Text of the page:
That resonates better with construction folks. We can map utilities and put that into a virtual model so that if we ever have to redig in that same area, we can identify where we did lay elements. We can be sure we’re not cutting lines, or breaking pipes, we can manage construction process. It’s not always a hard and fast separation, because there’s also the issue in an augmented environment if you’re working on a renovation project, and you can go into that building, put on goggles, and give a vision of the intended future state of this room. In AR, you can walk around the renovation site. So in that way, AR is not just for construction people, VR is not just for the designers. There’s a lot of bleedover between the two. It’s more about how you might use these technologies to improve your business.
In December, a startup called MagicLeap announced that they would have their Creator Studio developer available in early 2018. If it works as promoted, it will be an order of magnitude better than HoloLens does today.
We’re always keeping alert to where are gaps between what people are doing and what they need, what are possibilities for streamlining the Revit to AR Revit to VR workflow.
AECCafe Voice: Do you see there’s more call for VR in other countries?
JE: I can speak to US and Canada as that’s where we have operations. In general, we see a similar interest in reality capture throughout both countries. The advent of Leica BLK360 created a buzz, things get faster, better smaller and cheaper over time, that’s what technology does. We seem to have crossed a threshold with products like BLK360 where we can start to get pretty good accuracy in a device that’s not going to cost you six figures. That’s got a lot of people really interested to be able to take something into a room, click a button, and have a point cloud of that room a few minutes later. The ease and portability of the device is grabbing the market. As a consultancy, we are making sure people are using the right technology in the right place.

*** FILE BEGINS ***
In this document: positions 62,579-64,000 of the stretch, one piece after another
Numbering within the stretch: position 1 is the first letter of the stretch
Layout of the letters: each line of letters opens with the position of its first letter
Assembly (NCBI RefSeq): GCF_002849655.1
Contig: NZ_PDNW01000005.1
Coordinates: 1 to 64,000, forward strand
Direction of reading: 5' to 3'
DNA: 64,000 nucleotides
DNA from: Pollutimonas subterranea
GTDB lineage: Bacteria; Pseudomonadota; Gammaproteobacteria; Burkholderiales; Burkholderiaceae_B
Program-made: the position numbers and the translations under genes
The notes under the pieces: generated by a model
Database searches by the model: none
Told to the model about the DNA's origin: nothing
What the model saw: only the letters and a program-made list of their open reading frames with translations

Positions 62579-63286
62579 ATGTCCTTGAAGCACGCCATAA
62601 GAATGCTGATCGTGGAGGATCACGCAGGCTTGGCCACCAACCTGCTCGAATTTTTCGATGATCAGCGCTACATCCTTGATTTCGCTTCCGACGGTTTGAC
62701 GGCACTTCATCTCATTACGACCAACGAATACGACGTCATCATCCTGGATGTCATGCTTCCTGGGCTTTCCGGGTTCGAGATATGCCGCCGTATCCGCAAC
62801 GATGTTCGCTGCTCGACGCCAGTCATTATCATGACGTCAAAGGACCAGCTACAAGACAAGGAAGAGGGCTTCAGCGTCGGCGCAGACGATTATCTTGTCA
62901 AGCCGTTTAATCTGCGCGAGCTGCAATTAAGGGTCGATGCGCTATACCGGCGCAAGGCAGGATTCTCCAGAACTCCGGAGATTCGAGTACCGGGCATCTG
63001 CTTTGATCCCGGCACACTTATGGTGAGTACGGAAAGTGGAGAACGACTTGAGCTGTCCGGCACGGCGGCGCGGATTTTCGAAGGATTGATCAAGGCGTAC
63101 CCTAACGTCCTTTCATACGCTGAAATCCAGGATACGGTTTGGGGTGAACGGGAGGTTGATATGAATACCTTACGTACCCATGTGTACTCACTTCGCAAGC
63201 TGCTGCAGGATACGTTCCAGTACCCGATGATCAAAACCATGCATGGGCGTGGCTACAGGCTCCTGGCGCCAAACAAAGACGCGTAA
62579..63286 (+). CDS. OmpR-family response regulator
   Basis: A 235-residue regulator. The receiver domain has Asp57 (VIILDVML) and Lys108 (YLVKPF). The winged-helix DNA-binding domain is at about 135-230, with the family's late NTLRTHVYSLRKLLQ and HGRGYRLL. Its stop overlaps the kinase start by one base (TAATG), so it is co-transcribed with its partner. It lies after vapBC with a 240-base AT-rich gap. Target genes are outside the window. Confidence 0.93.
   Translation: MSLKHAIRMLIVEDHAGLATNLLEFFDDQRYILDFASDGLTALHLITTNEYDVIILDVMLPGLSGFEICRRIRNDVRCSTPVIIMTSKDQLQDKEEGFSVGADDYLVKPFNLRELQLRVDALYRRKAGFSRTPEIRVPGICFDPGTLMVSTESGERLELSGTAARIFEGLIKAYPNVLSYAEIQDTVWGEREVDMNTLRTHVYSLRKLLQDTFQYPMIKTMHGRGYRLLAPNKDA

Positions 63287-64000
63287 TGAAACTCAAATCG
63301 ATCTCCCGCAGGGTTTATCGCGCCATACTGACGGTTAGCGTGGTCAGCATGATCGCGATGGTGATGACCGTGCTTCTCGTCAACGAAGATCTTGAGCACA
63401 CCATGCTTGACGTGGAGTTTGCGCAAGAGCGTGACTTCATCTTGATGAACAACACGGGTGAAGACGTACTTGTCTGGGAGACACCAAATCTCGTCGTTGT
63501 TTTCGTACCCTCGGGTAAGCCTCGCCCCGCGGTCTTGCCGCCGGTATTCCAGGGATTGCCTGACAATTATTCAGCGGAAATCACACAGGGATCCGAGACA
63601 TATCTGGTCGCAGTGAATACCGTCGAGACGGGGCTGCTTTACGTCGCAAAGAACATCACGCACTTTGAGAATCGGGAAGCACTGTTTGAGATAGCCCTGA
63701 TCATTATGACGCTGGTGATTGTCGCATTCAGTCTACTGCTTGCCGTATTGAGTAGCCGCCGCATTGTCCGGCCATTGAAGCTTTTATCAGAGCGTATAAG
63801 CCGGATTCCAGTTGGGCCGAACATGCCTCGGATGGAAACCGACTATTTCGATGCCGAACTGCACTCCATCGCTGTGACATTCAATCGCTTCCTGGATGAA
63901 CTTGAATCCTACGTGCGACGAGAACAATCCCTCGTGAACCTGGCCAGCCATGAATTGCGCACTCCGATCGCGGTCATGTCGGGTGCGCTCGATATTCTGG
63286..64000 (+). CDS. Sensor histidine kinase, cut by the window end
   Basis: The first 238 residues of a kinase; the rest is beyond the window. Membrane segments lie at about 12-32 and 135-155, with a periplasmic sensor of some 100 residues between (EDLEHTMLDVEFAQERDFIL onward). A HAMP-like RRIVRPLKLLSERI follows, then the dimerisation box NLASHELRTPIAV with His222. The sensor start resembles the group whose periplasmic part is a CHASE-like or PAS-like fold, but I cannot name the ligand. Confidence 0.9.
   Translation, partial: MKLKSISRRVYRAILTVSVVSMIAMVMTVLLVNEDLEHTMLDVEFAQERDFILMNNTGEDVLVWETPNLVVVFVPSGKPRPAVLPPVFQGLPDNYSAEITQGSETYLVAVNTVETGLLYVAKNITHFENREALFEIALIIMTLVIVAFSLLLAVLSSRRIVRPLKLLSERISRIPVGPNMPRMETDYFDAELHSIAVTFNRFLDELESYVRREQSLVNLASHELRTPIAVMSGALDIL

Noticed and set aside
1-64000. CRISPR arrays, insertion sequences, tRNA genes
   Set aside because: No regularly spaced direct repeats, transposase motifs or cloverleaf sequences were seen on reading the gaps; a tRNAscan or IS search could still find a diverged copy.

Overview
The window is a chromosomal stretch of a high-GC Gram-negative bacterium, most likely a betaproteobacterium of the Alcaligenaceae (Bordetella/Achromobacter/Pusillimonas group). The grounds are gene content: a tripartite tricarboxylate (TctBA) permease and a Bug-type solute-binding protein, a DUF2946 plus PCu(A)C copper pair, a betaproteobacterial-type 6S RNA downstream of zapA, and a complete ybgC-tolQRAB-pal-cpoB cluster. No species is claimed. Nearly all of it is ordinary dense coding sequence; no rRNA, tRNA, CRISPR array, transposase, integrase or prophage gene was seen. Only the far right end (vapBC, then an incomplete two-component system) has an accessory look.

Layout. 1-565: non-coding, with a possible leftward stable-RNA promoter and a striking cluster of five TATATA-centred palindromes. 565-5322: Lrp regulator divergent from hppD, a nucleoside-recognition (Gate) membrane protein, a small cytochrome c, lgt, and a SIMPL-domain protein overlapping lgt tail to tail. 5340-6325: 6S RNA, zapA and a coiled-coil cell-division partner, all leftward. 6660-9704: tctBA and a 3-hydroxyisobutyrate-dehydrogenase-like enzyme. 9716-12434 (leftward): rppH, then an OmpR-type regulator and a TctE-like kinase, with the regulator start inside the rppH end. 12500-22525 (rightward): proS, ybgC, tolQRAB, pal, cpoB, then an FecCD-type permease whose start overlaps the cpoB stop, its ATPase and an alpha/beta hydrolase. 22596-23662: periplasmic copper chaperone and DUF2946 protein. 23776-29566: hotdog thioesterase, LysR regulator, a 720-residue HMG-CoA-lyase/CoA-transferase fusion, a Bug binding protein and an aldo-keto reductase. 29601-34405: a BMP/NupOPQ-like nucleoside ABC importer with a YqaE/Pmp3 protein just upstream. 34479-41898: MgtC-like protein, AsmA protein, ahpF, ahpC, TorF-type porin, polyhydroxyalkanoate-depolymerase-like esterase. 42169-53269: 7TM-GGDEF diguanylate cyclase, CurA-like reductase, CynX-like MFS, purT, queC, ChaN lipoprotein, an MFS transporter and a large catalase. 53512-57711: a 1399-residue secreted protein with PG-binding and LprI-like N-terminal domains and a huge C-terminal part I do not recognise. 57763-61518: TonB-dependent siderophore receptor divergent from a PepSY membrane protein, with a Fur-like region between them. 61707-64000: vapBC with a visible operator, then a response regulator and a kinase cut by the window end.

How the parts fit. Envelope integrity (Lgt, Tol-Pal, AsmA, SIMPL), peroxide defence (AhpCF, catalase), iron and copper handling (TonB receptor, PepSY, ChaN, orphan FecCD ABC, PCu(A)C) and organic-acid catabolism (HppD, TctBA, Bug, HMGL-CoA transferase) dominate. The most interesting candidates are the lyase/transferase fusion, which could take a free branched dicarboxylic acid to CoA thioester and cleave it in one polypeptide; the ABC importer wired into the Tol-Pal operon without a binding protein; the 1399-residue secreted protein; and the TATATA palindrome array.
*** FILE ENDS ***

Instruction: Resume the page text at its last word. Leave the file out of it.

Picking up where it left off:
We’re starting to see some clients push for taking scans of an area, and using that to document existing conditions. The idea being why bother converting this point cloud into a model if all I need to use to go through this renovation project is there in the cloud? Use that and run with it. Not everyone is going to accept that as a deliverable – but we are in conversations about does it have to be the same deliverable we’ve always created for design and construction?
Tags: 3D, 3D cities, AEC, architects, architecture, AutoCAD, Autodesk, Autodesk Revit, Autodesk University, BIM, building, building design, building information modeling, CAD, Cloud, construction, design, engineering, engineers, laser scanning, point clouds, reality capture, visualization
Categories: 3D printing, AEC, AEC training, AECCafe, apps, architecture, AutoCAD, Autodesk, Autodesk LIVE, BIM, building information modeling, Cloud, collaboration, construction, engineering, field, holograms, IMAGINiT, infrastructure, lidar, mobile, point clouds, project management, reality capture, site planning, sustainable design, virtual reality, wearable devices